In some cases a person could already have biological factors which then go off in reaction to emotional responses themselves composed of chemical reactions which were set off by certain patterns of visual and verbal stimulation, sometimes happening just once more often long-term and very complex patterns. And another person could have the same interactions with the environment but not have the same reaction.
There may even be environmental factors difficult to predict. A parent could do something right but then friends and the media may put a spin on the same concept ("living in the moment" comes to mind) that leads to a bad influence when otherwise it would've been a good influence. The environment/society isn't simple, it's highly complex.
And in the end there is likely to be factors that can never be predicted. That's just the way things are. Everything would lose its meaning if everything could be predicted anyways.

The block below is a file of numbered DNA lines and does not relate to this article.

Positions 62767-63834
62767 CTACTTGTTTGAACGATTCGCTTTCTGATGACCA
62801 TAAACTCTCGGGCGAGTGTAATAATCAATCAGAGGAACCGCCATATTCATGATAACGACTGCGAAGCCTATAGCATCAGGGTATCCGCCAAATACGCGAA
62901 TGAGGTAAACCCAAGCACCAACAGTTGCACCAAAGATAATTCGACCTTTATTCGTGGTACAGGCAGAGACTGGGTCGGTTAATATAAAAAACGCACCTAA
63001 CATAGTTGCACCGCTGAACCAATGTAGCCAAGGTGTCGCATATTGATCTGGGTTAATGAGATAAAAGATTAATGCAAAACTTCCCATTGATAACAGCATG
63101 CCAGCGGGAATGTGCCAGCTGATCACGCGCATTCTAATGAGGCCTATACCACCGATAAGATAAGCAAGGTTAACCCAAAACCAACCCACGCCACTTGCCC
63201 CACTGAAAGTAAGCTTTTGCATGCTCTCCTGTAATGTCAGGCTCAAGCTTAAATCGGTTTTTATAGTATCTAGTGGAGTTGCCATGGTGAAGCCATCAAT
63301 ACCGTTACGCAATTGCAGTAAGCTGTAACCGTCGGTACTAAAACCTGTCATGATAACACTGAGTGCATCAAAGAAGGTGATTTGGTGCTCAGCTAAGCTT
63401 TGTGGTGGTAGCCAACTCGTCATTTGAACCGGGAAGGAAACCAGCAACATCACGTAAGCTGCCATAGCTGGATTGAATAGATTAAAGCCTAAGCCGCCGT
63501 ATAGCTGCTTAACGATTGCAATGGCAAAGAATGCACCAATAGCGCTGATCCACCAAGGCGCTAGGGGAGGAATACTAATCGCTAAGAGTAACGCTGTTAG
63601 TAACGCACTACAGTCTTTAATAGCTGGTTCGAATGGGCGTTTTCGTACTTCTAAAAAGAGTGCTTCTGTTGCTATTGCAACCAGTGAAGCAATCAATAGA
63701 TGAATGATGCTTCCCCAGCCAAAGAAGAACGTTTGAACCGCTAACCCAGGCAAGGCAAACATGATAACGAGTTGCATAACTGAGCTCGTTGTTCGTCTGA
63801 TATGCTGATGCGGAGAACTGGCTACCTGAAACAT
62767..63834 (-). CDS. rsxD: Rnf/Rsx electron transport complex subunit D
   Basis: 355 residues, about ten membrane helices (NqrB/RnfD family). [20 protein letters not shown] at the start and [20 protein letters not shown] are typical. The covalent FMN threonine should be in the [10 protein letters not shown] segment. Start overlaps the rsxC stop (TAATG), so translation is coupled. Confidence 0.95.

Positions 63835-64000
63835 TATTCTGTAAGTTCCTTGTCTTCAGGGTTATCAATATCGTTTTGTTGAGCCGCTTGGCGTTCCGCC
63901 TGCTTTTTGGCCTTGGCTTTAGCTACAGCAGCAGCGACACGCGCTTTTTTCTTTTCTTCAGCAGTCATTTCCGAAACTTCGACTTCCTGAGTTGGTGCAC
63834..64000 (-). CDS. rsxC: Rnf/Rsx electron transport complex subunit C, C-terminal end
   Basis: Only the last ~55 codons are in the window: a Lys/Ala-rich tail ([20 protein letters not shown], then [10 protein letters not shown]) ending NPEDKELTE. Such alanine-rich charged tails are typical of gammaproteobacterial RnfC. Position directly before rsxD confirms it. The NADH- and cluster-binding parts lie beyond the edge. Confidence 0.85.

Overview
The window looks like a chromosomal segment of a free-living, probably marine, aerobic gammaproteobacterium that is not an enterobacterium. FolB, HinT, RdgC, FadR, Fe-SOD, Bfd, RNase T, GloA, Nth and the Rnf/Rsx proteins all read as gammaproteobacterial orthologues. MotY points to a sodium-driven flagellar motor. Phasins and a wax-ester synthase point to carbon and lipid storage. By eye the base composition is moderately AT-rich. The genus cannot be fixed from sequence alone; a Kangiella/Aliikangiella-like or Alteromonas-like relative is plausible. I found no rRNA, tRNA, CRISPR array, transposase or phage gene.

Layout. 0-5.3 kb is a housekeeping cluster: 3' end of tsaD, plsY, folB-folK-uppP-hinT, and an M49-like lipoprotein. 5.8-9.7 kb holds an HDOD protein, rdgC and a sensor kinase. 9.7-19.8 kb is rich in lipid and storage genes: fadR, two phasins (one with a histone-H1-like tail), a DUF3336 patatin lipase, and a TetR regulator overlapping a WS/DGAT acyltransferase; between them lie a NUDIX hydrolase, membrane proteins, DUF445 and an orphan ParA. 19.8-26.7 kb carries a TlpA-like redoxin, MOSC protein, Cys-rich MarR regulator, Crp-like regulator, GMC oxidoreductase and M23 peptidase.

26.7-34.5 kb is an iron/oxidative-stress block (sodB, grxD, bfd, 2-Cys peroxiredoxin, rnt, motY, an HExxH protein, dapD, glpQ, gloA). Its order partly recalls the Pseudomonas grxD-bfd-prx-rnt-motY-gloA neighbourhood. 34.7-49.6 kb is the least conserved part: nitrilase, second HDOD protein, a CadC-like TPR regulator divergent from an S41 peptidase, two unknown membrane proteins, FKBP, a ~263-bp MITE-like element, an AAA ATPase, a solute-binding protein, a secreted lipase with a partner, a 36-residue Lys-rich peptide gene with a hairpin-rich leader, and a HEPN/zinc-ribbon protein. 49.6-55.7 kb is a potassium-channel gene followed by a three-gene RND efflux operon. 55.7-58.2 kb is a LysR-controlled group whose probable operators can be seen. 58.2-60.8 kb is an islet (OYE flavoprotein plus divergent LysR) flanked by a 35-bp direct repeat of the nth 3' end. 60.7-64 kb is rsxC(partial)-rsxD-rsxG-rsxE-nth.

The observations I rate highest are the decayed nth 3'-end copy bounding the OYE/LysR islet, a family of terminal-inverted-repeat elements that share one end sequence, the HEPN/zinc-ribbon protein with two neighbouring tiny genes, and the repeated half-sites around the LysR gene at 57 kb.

You cannot blame all mental illness on society. For instance someone with a head trauma and the brain tissue never fully recovered and now has a mental illness. What can you do?
The other side of the coin. Drug use can cause mental illness and even improperly labeling people can cause mental illness. People tend to want to believe that what they hear is true in my experience. Then people with poor reasoning and deductive skills pass on bad information, then the next person gets the bad information and thinks it's correct. Ever think you idiot!, or do the secret test in high school where you whisper in one ear, then 20 ears down the line what was whispered was not what was said at the 20th person? We do the same thing with mental illness. Group classify and often have no clue what we are talking about... Then wonder why we don't think or feel well or believe we are mentally ill...